Transitioning to Anger

I sometimes toss words around from random theories I don’t fully understand. Not only does it make me sound like I know what’s going on, it makes me feel that way, too. For example, I’ve read the book, On Death and Dying, (Kubbler-Ross) but it was so long ago that I only remember bits and pieces. I know that anger is one of the five steps in the grieving process and David says I’ve been mean the past couple of days, so I told him this morning that I’m going through an important step in the grieving process and that he should be patient with me.

I’m angry.

Not sure how complete this theory could possibly be, but it feels semi-right. I am pretty pissed off and I am directing it at him. I’ve been writing about how wonderful he’s been since we lost Olivia but I’m not feeling the patience as strongly these past few days and I’m not sure if it’s because he’s getting worn down of his own accord or if I’m wearing him down.

I haven’t been sad and crying because I don’t feel as crumbly and open-wounded as I did at first. I’m not quite as shocked or stricken. I’m guessing that makes me appear to feel better about the whole thing but I don’t. So now on top of whatever this feeling is, I’m misunderstood and it’s making me annoyed. I’m not over it – I can’t even imagine how someone might think I could be. I don’t think he does but he still seems to be somewhat impatient with me more the past few days.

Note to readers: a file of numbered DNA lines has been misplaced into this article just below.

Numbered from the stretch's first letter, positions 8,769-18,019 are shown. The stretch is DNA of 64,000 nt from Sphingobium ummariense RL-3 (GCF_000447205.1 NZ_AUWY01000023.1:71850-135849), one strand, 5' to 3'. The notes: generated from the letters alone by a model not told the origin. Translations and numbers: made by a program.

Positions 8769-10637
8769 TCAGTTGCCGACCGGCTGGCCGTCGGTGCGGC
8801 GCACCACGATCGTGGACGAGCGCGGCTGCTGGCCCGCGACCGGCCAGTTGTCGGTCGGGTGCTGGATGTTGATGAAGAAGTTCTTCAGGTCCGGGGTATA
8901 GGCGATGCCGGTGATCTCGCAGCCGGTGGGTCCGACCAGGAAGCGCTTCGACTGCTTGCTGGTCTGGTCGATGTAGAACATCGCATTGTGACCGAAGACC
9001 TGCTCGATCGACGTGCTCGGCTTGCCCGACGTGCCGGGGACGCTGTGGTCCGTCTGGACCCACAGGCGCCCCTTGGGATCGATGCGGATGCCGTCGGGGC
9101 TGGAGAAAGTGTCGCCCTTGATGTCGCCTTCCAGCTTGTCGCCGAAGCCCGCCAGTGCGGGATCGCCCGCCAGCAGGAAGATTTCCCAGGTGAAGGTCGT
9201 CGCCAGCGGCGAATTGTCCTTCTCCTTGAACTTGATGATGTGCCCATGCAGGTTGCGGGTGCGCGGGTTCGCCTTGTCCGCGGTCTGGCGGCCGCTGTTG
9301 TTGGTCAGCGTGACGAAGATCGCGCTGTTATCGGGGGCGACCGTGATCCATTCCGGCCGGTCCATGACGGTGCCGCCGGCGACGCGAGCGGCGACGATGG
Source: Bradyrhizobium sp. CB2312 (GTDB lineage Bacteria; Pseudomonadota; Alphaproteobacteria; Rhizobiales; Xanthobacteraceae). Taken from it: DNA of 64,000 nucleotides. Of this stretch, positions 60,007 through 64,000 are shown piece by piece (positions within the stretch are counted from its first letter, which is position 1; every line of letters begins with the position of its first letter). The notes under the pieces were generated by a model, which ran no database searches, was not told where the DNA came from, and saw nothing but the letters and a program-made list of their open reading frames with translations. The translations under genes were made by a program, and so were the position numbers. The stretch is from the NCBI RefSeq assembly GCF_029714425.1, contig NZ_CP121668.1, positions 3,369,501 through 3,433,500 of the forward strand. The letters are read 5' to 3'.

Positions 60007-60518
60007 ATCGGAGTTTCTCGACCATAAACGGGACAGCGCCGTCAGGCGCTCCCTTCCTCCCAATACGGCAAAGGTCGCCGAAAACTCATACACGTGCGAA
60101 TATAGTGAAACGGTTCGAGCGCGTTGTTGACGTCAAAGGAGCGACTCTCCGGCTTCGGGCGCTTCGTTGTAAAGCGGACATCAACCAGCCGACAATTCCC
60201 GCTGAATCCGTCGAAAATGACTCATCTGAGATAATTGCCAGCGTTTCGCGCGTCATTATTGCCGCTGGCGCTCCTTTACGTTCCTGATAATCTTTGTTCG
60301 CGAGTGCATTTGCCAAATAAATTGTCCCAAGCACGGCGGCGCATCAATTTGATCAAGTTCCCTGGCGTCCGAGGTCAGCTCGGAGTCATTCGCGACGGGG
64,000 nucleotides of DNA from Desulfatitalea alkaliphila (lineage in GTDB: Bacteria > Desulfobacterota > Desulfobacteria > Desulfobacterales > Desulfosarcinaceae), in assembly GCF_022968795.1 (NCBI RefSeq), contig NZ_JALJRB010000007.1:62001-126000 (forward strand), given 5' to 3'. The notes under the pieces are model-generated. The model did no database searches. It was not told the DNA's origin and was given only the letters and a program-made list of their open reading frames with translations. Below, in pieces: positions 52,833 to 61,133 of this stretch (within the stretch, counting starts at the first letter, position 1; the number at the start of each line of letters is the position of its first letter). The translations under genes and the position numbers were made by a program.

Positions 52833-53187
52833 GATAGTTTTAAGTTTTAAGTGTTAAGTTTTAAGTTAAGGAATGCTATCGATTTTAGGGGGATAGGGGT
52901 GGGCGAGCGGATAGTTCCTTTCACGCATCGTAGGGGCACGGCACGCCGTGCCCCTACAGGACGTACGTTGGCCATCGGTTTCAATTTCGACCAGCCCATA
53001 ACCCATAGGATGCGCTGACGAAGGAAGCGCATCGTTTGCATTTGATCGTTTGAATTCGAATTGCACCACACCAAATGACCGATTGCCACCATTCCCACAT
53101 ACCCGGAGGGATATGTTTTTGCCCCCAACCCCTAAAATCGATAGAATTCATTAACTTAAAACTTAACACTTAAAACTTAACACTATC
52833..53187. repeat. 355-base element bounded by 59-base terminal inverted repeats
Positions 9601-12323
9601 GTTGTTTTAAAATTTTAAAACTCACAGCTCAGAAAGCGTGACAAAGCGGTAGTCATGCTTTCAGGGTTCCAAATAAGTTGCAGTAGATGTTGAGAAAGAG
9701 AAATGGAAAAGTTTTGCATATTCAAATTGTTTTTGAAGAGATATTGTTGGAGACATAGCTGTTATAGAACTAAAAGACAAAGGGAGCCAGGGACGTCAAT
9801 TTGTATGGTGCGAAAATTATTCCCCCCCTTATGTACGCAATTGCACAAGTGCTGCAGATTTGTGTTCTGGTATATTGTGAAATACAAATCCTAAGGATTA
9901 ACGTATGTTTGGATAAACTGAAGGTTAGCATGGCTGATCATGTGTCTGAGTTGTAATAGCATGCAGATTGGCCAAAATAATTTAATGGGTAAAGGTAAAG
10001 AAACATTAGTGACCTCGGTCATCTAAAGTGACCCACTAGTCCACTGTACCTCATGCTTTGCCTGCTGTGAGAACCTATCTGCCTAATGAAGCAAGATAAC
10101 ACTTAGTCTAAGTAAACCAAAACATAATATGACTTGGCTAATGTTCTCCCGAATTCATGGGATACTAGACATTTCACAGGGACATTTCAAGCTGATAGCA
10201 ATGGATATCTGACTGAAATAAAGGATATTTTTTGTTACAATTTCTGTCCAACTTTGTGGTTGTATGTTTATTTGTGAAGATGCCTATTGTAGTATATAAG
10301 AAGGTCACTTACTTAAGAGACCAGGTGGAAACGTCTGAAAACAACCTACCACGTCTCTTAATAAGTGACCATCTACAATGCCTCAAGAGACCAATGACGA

My feelings aren’t easily read from the outside, I believe. Shit, I’m having a hard time reading them from the inside. What should I expect?

All I know is when I think about Olivia I feel a bite of something in my core that makes me want to throw something at someone happy. When I hear that Lily’s 8 month old cousin, Eliot, who’s been struggling to breath since he came into this world just passed a lung functioning test with flying colors, relief is not my first emotion. David and I used to look at what Eliot’s parents were going through, back when our world was still normal and there was still a baby kicking in my belly, we were just sympathetic and could not imagine such stress. We thought about how awful it must be to have to sit in the hospital with our baby, or sit up all night watching him breath through a machine. We took for granted that we would not have to go through any such agony.

Oh what I would do to be going through that agony now.

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